As the sun begins to make the odd tentative appearance and we start making plans for outdoor entertaining, many homeowners and businesses are approaching their local carpenters, landscapers or builders for quotes on creating versatile, all-weather outdoor space. If there ever was a time to invest in decking, this is probably it. In this series, we talk about what you need to know – from decking materials to different ways of constructing decking.
Don’t be fooled into thinking that choosing which decking material to use is the easy bit – with an array of products available, it is good to understand the basics – this will help you to realise the benefits of different materials, and why they can differ in price so dramatically.
Softwood decking is the cheapest type of decking. Formed from fast-growing, softwood trees such as pine, it can also be argued that it is a relatively sustainable choice, too. Softwood decking is easy to install and very versatile – you can revarnish or repaint it as your tastes evolve over the years. And, while it may be the cheapest choice, if taken care of, softwood decking will last for up to 25 years. Cheap, versatile and easy to install: what is not to love? Of course, there is a catch; softwood decking needs more maintenance than other materials and benefits from regular (at least annual) treatment.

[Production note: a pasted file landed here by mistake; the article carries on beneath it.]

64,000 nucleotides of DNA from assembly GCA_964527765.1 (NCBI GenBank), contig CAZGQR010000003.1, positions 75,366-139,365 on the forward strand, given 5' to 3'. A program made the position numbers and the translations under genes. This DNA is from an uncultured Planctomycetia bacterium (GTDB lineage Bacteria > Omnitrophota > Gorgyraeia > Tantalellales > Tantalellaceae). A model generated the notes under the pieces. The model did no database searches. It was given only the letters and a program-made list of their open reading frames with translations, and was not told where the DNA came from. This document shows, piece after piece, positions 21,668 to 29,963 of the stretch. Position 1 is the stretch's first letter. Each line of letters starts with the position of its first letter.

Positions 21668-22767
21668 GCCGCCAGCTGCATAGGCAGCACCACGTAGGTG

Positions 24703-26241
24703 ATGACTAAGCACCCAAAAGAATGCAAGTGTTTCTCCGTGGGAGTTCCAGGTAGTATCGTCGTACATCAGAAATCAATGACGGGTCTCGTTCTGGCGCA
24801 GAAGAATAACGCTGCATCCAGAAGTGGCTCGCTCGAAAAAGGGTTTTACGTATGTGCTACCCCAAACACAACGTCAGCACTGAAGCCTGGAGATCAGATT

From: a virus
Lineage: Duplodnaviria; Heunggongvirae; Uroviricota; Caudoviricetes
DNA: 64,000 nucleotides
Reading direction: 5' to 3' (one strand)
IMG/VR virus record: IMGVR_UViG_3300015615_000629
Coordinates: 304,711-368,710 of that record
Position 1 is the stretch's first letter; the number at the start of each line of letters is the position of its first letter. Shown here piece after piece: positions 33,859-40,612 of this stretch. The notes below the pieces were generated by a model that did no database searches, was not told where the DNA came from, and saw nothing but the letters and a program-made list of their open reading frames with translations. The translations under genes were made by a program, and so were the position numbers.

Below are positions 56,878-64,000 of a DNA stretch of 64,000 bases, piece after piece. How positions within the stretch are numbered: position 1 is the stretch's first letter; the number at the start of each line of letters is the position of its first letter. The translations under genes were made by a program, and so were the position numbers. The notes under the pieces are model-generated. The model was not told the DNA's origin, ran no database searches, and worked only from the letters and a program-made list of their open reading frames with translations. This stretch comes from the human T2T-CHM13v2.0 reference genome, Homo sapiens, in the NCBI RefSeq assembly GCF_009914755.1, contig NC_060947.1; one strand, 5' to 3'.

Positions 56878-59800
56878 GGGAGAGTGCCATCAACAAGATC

Hardwood comes from slower growing trees such as oak and, as such, tend to be a little bit more expensive. Hardwood tends to be harder to work with, too as it is (literally) harder. However, there is no denying that hardwood looks incredible. Add the fact that it requires less maintenance AND lasts for up to 50 years, and it is a good investment if you are improving your forever home.
The relative new kid on the decking block is composite decking. Formed from a combination of wood and plastic it has the appearance of wood and the durability of plastic. Composite decking literally offers the best of both worlds; waterproof, versatile, resistant to algae and mould and easy to maintain. The only downside is that you can’t change the appearance of composite, so once you commit to a finish, you are stuck with it for the life of the decking. This, of course, comes with the flip side that you never have to paint, oil or varnish it. Composite decking can come in tiles or planks, so is relatively easy to lay yourself or with the help of a handyman or landscaper. It’s also in the middle when it comes to price – generally somewhere between the cheaper softwood and the more costly hardwood.
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